A historic change is underway within the ranks of California’s park rangers, a shift that signals a new era for the stewards of the state’s 1.5 million acres of forests, deserts and seashores.
During a recent 20-month period, nearly 100 of the state’s 750 rangers and lifeguards left the service. Some retired as a normal matter of course, and others hung up their Stetsons early, thanks to an extra-generous incentive package adopted by state lawmakers last year.
On the way out are ‘70s-era rangers who entered the park system at the height of the environmental movement with their shoulder-length hair, mutton chops and packing World War II-era six-shooters. Replacing them are a new generation of rangers — highly trained cadets donning military-style buzz cuts, Kevlar vests and assault rifles — deployed with an explicit directive and the requisite training to combat the parks’ growing crime problems.
The transition is, in part, a reaction to changing times. Rangers who once confronted drunk drivers, boisterous teens and petty thieves now face armed pot growers, street gangs and methamphetamine addicts. The job is increasingly a balancing act as rangers try to remain educators and naturalists while enforcing the law. Gary Watts and Danny Duarte are two rangers trying to find that balance.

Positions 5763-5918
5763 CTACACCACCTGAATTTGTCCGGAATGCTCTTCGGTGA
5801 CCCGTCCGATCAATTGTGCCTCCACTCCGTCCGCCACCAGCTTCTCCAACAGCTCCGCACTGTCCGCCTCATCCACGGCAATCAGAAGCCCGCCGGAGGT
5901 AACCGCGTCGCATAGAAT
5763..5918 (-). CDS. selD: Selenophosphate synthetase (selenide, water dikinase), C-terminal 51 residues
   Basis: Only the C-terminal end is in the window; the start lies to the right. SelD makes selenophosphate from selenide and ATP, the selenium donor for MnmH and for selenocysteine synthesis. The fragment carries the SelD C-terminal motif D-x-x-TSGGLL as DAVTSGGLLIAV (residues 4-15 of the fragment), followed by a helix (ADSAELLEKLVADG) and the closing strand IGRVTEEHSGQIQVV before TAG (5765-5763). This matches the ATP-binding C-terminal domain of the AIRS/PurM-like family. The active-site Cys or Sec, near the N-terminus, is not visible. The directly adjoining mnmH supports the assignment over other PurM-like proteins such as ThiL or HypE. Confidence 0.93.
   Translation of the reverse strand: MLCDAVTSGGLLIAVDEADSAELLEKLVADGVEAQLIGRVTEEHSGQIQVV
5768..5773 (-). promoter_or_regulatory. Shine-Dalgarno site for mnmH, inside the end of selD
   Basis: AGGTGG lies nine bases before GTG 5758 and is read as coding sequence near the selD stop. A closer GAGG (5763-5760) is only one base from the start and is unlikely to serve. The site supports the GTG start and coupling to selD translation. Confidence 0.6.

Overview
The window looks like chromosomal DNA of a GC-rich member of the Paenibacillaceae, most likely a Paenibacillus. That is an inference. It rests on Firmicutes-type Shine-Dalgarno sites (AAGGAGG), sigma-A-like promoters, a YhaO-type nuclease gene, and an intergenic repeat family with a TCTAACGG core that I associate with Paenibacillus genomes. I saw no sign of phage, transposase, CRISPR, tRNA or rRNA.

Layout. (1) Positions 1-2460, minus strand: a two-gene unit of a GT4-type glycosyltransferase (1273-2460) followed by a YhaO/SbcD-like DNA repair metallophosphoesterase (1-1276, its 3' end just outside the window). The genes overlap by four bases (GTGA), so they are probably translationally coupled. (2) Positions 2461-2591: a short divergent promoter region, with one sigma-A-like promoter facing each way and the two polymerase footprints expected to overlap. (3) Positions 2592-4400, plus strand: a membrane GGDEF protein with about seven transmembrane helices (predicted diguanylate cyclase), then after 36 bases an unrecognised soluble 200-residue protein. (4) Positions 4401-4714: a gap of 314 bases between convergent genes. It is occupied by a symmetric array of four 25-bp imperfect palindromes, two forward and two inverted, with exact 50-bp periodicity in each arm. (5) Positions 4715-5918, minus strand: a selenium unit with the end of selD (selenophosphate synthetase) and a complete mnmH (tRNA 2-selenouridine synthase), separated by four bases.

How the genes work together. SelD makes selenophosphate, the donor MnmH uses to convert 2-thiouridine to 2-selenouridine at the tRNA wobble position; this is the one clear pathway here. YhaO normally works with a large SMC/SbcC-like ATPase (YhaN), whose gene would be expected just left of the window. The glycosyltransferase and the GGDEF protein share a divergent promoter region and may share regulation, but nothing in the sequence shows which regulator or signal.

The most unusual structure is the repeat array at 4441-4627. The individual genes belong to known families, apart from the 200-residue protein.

The veteranWatts never liked carrying a firearm. When he began working as a ranger in the San Joaquin Valley 28 years ago, he vowed to keep his 38-revolver unloaded. After all, he considered himself a park ranger, not a cop.
Watts has been doing a lot of reflecting on his job since he decided to retire. As for the gun, he eventually loaded it but never had to shoot it in all those years.
The first citation he gave was to a kid shooting at rabbits with a BB gun. His supervisor tore the ticket up and told him not to hassle park visitors over minor infractions.
Watts became a ranger in the 1970s, a much more permissive time for the country and state parks. Back then the academy was a six-week course, heavily focused on natural resource protection and campfire presentations. Cadets with a minor pot-smoking conviction, long hair and scraggly beards were accepted.
It was the era of Love Canal and Three Mile Island. It was a time when many baby boomers became rangers with a mind to protect the environment one tree at a time.
“A lot of people became rangers with a tremendous desire to do something hopeful, to do something utopian,” says Jordan Fisher Smith, a retired ranger and author.